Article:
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Modi, India’s Milosevic
Date: 23 May 2002
Source: Hindustan Times
Author: Gulam K. Noon

It was nothing but a pogrom in Mahatma Gandhi’s home state of Gujarat. Hindu-Muslim riots are not new to India but what is new is State-sponsored terrorism. Narendra Modi’s government is guilty of ethnic cleansing. Modi is India's Milosevic.

It is no longer merely a breakdown of law and order but the total absence of law.

An 11-year-old boy testified to the National Human Rights Commission how his family ran to the State Reserve Police post to escape the mob but were told to go back or be shot (by the police). He then saw his mother and sister being stabbed to death.

A mother who had given birth to a baby at 10 pm was forced to run with her baby at 11 am the next morning when the mobs came. She escaped but her husband was killed and their house burnt down.

A nine-year-old boy watched a mob rape and kill his 20-year-old sister.

There are several similar cases of abject savagery. There are hundreds of traumatised orphans in the refugee camps. About 100,000 people languish in those camps, mainly women and children. Their breadwinners are dead. Their homes have been burnt to discourage them from going back. In one incident in Ahmedabad, 50 abandoned Muslim homes were burnt down. The calculation is that they will leave Gujarat.

The massacre was sparked off by the horrific incident on February 28 when kar sewaks were returning by train from the disputed mosque/temple site at Ayodhya. The struggle over Ayodhya has raged for 10 years and Hindu militants, including politicians now in power, have built their political fortunes on it; but in the process they have polarised the country.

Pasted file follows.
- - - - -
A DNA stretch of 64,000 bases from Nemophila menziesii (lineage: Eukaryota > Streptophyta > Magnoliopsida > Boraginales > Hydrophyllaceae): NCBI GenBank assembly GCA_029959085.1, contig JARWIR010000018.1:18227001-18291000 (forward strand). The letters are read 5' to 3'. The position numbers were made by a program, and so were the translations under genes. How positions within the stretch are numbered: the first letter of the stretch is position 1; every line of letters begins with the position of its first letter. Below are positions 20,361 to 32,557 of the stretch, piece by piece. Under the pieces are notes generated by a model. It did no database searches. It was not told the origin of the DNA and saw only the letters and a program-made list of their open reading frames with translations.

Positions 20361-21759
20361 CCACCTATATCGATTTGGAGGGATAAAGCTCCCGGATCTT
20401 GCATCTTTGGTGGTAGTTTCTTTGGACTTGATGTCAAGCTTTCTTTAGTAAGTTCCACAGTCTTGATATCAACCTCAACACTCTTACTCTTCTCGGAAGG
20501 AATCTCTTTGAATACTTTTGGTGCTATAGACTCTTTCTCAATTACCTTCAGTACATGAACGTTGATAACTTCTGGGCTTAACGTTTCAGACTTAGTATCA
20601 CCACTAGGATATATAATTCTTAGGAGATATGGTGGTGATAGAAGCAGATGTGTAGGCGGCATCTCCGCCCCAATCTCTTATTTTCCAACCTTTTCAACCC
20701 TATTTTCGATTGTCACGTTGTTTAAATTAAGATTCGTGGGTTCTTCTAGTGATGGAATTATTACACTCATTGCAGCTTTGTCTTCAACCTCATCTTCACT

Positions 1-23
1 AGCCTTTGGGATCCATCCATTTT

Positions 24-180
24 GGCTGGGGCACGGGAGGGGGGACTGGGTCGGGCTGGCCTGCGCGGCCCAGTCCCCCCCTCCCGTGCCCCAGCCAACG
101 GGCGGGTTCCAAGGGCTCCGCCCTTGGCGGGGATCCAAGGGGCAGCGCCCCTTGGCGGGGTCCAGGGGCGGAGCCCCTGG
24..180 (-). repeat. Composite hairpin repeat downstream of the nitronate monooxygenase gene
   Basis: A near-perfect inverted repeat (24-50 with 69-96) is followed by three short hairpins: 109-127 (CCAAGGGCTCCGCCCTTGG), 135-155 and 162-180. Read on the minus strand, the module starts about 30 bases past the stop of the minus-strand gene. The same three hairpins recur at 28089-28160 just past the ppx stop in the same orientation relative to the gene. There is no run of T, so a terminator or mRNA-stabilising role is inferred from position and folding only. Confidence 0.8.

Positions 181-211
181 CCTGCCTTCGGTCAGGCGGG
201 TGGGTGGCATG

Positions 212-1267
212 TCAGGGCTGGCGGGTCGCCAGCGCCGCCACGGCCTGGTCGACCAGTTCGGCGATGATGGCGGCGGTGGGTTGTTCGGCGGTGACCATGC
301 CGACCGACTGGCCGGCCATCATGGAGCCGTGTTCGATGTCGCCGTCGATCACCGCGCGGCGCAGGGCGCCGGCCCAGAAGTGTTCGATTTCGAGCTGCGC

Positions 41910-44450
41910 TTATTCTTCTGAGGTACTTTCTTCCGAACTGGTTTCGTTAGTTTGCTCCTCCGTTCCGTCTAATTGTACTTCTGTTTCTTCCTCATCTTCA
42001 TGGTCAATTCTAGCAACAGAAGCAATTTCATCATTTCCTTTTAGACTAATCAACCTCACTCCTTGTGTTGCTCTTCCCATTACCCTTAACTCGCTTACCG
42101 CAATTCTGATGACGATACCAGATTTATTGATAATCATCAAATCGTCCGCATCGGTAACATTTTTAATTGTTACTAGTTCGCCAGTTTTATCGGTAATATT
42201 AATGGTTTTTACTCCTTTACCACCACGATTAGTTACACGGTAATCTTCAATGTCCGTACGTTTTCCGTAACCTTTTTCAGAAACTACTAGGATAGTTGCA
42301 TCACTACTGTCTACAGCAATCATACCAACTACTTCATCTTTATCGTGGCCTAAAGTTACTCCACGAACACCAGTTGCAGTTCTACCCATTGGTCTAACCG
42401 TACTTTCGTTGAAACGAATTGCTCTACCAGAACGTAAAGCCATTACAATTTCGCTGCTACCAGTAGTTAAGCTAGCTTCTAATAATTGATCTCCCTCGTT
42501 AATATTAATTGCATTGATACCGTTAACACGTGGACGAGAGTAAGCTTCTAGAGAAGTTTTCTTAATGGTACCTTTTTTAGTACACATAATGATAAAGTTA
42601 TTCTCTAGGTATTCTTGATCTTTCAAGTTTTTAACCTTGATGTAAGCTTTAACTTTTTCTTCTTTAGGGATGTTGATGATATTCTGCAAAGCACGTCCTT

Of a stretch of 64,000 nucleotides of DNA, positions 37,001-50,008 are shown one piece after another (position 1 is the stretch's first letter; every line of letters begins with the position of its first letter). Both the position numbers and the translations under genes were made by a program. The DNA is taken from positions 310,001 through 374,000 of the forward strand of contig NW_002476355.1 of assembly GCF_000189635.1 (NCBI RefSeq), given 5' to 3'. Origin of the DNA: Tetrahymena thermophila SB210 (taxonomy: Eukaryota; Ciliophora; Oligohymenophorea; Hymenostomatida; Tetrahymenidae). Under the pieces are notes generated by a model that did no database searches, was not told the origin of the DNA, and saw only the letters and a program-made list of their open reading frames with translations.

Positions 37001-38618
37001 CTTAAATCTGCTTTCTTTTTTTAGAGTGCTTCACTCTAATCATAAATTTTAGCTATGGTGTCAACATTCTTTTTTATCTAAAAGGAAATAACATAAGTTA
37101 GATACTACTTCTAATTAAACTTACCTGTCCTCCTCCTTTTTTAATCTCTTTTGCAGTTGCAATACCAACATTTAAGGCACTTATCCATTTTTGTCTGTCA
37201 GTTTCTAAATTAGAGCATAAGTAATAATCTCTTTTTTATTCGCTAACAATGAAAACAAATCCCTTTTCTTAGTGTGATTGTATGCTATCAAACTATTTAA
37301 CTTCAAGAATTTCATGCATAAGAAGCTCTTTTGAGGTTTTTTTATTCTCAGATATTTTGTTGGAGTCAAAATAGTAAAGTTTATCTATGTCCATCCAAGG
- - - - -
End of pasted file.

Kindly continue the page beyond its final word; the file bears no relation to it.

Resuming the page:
On February 28, rabid Muslims surrounded a bogey and burnt it in Godhra. Nothing can justify this killing of 58 people. Their murderers should be brought to justice and dealt with severely. Such criminals cannot call themselves either Hindu or Muslim. God does not condone murder.

Retribution was swift and deadly. Muslims were systematically hunted down and killed. These were not spontaneous revenge killings. The mobs were provided copies of electoral rolls to help them identify Muslim localities and businesses. Modi’s ministers were sitting in police stations to direct operations. All this has been well documented by the Indian press.

The police turned partisan and refused to register cases of rape and murder of Muslims. Decent officers, who did their duty and protected the people, were promptly transferred. The administrative service abdicated its responsibility it takes only one district magistrate to bring a riot under control in a few hours if he does his job. Sixty-three days later, the killings were going on.

Modi took over as Gujarat chief minister at a time when the BJP’s electoral fortune was waning. Modi appears to have seized upon the Godhra incident as an excuse to massacre Muslims in order to swing the majority Hindu votes in his favour. State elections are not due in Gujarat for another year but Modi wishes to bring the date forward and go to the polls now. His disgraceful move to gain political capital from the carnage was supported by Atal Bihari Vajpayee and L.K. Advani. Only the hue and cry raised by the press has temporarily stalled the plan.

One of the biggest disappointments has been Vajpayee. He was given credit for being a secular, liberal man who believed in a pluralistic, democratic society. No longer. That mask was torn off in Goa on April 12 when his rhetoric was that of an RSS pracharak rather than of a responsible leader of a mixed electorate. Vajpayee has lost the moral authority to govern. The BJP can no longer pretend to be a political party that believes in pluralism and democracy.

Politicians have meddled for so long with the judiciary, the administrative services and the police force that the steel framework of which India was once so proud has turned to straw in Gujarat. Veteran police chief Julio Riberio said

that Gujarat has made him feel ashamed of having once belonged to the police force. He also recommended that the police and Indian Administrative Service in Gujarat be abolished because Modi and his ministers have taken all powers into their own hands.